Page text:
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Part III and MPhil

Part III students' guide

MPhil student's guide

Part III Manager: Agnes Bolinska
MPhil Managers: Anna Alexandrova and Joseph Martin

Part III and MPhil Lectures 2018–19

The Department's MPhil and Part III students must attend these lectures, which are held on Wednesdays at 3pm. They are not open to anyone else.

The purpose of the lectures is to introduce research topics, methods and approaches adopted by the Department's teaching officers. Normally the lecture will last for 45 minutes with another 45 minutes left for questions and answers, although the precise format may depend on the session. Following (or in some cases preceding) each session the lecturer will canvass interest and announce the schedule for a small group seminar that explores the topics of the corresponding lecture in more depth. All MPhil and Part III students should attend each lecture, but they can choose which subsequent seminars to follow. Each student must follow at least one seminar in Michaelmas and one in Lent.

Lectures and seminars are held in the Department of History and Philosophy of Science unless otherwise indicated.

Michaelmas Term

Week 1 (10 October)
Anna Alexandrova: The relation between history of science and philosophy of science

  • Chang, Hasok, 'Beyond Case-Studies: History as Philosophy', in Seymour Mauskopf and Tad Schmaltz (eds), Integrating History and Philosophy of Science (Dordrecht: Springer, 2011), pp. 109–124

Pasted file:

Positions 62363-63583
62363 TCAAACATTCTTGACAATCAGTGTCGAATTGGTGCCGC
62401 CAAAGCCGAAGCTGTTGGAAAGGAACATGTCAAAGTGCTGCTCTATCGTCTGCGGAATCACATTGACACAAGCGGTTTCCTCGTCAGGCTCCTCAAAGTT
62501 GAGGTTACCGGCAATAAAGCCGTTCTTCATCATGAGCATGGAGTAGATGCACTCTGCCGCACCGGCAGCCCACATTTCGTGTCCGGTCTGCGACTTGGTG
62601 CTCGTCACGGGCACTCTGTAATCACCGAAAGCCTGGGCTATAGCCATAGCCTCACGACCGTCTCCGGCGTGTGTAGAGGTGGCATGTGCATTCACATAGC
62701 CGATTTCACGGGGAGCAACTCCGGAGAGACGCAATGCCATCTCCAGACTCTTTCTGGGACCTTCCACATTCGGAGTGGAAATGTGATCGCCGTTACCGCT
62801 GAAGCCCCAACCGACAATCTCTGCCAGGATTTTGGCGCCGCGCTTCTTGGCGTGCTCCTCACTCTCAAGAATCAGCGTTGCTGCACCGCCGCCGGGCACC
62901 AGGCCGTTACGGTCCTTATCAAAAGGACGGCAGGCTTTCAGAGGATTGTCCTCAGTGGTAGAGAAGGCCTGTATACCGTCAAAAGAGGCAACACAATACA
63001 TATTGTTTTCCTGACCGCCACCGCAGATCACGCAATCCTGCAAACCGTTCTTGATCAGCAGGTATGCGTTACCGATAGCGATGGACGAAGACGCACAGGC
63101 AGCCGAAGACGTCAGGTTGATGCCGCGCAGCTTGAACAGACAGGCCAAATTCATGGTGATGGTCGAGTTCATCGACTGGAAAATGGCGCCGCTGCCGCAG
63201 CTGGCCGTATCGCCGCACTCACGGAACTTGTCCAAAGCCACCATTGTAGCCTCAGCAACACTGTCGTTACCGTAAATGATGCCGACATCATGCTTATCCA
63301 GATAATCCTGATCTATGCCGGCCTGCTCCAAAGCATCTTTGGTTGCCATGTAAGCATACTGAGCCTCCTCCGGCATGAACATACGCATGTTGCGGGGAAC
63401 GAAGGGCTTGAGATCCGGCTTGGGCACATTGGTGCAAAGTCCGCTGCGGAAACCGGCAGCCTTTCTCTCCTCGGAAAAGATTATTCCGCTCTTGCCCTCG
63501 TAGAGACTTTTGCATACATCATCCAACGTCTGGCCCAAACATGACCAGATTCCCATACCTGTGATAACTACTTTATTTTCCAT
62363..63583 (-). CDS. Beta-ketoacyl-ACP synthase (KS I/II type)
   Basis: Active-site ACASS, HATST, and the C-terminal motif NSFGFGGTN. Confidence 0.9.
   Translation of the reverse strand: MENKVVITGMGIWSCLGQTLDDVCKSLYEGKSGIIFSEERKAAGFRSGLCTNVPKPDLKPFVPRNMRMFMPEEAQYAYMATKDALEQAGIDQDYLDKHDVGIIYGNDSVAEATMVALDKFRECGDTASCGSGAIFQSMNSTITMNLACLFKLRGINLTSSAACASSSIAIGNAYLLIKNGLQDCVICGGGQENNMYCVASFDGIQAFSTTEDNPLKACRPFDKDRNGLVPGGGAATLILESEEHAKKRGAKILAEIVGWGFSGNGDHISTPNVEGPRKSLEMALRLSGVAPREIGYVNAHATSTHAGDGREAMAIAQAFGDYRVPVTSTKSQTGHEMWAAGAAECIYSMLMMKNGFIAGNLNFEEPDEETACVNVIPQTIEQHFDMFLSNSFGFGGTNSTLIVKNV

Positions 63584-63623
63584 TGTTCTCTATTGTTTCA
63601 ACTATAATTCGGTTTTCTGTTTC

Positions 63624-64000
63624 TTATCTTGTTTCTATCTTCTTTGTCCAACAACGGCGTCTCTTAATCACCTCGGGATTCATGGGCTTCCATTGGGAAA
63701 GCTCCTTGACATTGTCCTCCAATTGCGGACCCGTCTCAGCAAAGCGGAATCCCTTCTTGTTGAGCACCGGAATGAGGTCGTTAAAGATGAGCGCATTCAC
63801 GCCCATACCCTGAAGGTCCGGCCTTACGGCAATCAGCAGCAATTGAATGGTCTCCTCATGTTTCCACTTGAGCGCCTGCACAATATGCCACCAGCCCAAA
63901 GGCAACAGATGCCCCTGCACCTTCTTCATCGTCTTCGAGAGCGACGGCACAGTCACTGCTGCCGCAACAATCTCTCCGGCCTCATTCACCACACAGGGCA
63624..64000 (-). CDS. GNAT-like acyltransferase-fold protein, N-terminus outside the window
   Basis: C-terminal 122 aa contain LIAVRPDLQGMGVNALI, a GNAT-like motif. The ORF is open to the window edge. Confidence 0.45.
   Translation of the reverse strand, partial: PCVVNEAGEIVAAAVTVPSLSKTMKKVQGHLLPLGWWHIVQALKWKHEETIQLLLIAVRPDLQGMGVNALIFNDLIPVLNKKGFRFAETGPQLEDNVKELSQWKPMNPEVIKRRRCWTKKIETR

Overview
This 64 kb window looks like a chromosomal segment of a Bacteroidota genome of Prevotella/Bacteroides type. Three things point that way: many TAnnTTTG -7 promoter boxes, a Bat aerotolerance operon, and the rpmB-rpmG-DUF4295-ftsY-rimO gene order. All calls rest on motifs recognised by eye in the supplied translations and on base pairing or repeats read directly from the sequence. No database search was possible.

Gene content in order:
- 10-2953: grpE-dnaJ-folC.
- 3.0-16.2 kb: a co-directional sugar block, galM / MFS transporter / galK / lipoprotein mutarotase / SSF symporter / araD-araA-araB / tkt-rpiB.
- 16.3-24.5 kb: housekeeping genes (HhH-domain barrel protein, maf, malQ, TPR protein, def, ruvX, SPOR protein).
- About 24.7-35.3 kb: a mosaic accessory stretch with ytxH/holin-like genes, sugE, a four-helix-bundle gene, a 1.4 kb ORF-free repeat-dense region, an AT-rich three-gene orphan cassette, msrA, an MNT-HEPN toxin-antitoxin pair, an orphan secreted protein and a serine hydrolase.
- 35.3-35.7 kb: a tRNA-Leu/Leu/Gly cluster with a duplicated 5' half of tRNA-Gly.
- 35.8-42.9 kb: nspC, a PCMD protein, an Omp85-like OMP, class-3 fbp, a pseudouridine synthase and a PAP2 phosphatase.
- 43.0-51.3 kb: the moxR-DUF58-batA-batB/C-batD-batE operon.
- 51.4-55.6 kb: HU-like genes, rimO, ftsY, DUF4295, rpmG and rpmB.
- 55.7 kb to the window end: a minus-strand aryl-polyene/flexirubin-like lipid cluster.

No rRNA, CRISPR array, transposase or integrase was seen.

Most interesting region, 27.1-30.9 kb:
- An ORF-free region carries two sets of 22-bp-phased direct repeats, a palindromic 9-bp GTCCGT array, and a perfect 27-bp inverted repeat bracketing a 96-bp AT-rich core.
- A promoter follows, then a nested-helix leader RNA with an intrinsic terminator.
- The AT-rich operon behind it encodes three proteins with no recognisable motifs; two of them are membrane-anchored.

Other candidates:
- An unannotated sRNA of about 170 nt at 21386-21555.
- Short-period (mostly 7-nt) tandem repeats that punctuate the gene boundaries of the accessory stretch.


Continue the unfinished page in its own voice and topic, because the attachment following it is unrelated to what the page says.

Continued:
Week 2 (17 October)
Nick Hopwood: Icons of knowledge

Week 3 (24 October)
Mary Brazelton: Global health histories

  • Petryna, Adriana, Life Exposed (Princeton: Princeton University Press, 2013), introduction and ch. 5–6

Week 4 (31 October)
Tim Lewens and Stephen John: Is, can or should science be 'value-free'?

Week 5 (7 November)
Agnes Bolinska: Scientific representation

Week 6 (14 November)
Simon Schaffer and Richard Staley: Materiality and scientific instruments

Week 7 (21 November)
Joseph Martin: Contingency, counterfactuals and causation

Week 8 (28 November)
Richard Staley and Simon Schaffer (with others): Climate science and modelling

Note special location: Scott Polar Museum

Lent Term

Week 1 (23 January)
Jim Secord: Knowledge in transit

Week 2 (30 January)
Riana Betzler: Classifying people

  • Hacking, Ian, 'The Looping Effects of Human Kinds', in Dan Sperber, David Premack and Anne James Premack (eds), Causal Cognition: A Multi-Disciplinary Debate (Oxford: Clarendon Press, 1995), pp. 351–383

Week 3 (6 February)
Liba Taub and Dániel Margócsy: What is a scientific instrument?

Note special location: Whipple Museum

Week 4 (13 February)
Matt Farr: The direction of time

  • Price, Huw, and Brad Weslake, 'The Time-Asymmetry of Causation', in Helen Beebee, Christopher Hitchcock and Peter Menzies (eds), The Oxford Handbook of Causation (Oxford: Oxford University Press, 2009), pp. 414–443